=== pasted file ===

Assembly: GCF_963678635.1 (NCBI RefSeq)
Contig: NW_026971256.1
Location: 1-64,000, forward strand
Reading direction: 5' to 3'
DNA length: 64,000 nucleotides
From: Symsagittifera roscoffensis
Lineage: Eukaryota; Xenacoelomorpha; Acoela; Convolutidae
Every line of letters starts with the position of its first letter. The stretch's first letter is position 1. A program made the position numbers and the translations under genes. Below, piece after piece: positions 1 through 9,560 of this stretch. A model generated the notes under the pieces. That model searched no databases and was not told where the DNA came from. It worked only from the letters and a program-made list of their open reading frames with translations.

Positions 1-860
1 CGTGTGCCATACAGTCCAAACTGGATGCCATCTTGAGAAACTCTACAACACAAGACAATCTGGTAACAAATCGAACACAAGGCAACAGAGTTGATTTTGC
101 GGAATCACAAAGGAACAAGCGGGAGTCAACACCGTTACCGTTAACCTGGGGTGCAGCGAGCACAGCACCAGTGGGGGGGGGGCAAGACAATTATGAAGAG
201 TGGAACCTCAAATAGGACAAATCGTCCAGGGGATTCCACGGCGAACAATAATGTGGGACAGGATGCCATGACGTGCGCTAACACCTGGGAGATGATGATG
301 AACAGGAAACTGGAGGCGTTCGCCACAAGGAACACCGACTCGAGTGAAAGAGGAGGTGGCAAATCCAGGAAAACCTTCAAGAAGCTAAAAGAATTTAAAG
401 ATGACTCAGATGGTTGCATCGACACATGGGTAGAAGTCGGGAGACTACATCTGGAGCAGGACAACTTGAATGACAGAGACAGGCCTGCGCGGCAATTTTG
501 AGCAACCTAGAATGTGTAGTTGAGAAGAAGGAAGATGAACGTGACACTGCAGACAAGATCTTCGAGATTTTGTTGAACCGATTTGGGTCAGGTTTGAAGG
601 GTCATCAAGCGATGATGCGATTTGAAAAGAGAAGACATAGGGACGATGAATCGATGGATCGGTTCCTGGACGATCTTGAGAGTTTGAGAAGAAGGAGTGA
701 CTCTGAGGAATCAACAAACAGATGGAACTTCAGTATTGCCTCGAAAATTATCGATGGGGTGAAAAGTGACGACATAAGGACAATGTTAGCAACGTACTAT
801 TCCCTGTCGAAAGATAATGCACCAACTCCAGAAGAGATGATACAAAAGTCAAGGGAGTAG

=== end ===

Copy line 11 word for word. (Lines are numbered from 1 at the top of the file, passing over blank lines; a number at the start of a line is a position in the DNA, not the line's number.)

101 GGAATCACAAAGGAACAAGCGGGAGTCAACACCGTTACCGTTAACCTGGGGTGCAGCGAGCACAGCACCAGTGGGGGGGGGGCAAGACAATTATGAAGAG